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Gawker Editors Revolt over Nick Denton’s Removal of Condé Nast-Gay Escort Article

A universally denounced article published Thursday at Gawker.com has seemingly split the company in two, with editorial staff sharply criticizing and mocking CEO Nick Denton’s decision to delete the post.

On Friday evening, a piece bylined as “Gawker Media Editorial Staff” blasted a statement denouncing Denton’s earlier blog post explaining the removal of a post seemingly outing Condé Nast’s CFO based on allegations from a gay porn star and escort.

Denton stated at his personal blog that he took the unprecedented step of ordering the post’s removal without any legal obligation:

Gawker is no longer the insolent blog that began in 2003. It does important and interesting journalism about politicians, celebrities and other major public figures. This story about the former Treasury Secretary’s brother does not rise to the level that our flagship site should be publishing.

The point of this story was not in my view sufficient to offset the embarrassment to the subject and his family. Accordingly, I have had the post taken down. It is the first time we have removed a significant news story for any reason other than factual error or legal settlement.

A post by Gawker reporter JK Trotter, posted one minute before Denton’s blog, gave further detail on how the company came to its decision:

Today the managing partnership of Gawker Media voted, 4-2* to remove it. Executive editor Tommy Craggs, who helped edit the piece, and President Heather Dietrick, who reviewed and cleared the piece before publication in her capacity as Gawker Media’s chief legal counsel, were the only partners who dissented.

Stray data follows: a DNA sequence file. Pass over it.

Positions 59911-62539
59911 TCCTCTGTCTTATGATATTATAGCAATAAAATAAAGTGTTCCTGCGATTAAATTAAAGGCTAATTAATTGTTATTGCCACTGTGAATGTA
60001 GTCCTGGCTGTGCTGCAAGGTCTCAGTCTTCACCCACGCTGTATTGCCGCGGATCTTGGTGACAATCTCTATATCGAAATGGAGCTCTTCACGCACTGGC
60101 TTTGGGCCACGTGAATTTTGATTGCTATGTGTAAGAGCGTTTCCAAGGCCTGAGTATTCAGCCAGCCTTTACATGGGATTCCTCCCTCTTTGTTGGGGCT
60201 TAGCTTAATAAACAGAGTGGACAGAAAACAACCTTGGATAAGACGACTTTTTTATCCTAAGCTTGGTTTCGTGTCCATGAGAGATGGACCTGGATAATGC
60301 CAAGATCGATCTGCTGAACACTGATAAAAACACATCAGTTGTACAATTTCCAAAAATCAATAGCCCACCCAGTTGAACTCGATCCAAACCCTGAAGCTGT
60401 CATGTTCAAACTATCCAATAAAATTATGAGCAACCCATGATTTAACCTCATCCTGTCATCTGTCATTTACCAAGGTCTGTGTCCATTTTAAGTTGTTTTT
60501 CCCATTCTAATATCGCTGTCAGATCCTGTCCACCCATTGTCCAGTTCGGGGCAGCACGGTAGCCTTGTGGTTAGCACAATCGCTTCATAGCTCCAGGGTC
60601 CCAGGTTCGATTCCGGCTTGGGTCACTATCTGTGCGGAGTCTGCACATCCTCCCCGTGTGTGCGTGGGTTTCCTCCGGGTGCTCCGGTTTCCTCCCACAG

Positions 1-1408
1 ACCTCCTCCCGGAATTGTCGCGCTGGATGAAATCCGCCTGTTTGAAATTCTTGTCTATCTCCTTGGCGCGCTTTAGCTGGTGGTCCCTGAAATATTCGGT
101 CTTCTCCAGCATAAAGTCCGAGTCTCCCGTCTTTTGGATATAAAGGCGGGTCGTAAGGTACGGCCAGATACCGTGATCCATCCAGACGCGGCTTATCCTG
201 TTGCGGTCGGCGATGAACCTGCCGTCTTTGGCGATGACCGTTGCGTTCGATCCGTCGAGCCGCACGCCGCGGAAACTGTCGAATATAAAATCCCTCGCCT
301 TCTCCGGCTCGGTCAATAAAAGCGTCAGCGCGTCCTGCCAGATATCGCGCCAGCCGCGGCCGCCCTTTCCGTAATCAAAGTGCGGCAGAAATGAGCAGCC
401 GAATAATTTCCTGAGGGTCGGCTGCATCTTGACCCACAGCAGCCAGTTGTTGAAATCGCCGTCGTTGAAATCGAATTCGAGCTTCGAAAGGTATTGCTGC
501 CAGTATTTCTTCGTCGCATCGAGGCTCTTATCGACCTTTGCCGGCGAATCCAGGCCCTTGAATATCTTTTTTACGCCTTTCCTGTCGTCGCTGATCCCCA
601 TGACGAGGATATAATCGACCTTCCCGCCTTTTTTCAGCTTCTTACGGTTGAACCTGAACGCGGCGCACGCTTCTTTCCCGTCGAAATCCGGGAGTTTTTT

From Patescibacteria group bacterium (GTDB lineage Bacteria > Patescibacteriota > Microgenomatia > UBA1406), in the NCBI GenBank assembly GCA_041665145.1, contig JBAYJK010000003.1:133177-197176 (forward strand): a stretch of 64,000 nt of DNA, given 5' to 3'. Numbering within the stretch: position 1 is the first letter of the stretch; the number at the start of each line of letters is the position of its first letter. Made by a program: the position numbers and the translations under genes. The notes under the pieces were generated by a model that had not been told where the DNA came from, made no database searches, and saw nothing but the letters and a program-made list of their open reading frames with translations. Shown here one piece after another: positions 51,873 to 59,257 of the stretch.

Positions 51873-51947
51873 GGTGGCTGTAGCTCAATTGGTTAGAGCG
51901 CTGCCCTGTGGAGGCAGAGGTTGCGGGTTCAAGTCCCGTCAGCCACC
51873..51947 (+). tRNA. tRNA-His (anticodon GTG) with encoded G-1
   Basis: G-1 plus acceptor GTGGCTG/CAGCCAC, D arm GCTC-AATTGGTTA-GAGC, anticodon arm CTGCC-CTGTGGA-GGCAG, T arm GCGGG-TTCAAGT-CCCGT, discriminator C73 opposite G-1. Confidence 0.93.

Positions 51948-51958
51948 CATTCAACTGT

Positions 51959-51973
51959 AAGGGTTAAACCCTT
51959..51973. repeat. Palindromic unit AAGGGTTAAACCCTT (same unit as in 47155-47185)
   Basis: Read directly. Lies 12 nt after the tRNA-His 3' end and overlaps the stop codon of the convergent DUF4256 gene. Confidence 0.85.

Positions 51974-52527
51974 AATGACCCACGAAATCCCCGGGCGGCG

The partners who voted to remove the post were Andrew Gorenstein, who serves as the president of advertising and partnerships; chief operating officer Scott Kidder; chief strategy officer Erin Pettigrew; and chief executive officer Nick Denton, who founded Gawker Media in 2002. Along with Tommy Craggs and Heather Dietrick, they belong to Gawker Media’s managing partnership, which Denton established in 2014 and whose members decide on all major company matters.

The statement from Gawker’s editorial staff “condemn[ed] the takedown in the strongest possible terms,” asserting that the move threatened their independence:

Our union drive has expressed at every stage of the process that one of our core goals is to protect the editorial independence of Gawker Media sites from the influence of business-side concerns. Today’s unprecedented breach of the firewall, in which business executives deleted an editorial post over the objections of the entire executive editorial staff, demonstrated exactly why we seek greater protection. Our opinions on the post are not unanimous but we are united in objecting to editorial decisions being made by a majority of non-editorial managers. Disagreements about editorial judgment are matters to be resolved by editorial employees. We condemn the takedown in the strongest possible terms.

Before this solemn statement, however, Gawker’s Tom Scocca taunted the company’s business side with a post titled “Hi, I Am a Cute and Very Harmless Kittycat.” Under a photo of a sad-looking cat, Scocca wrote a single line of text: “Please don’t take me down.” The post was tagged in the category: “Editorial Standards.”

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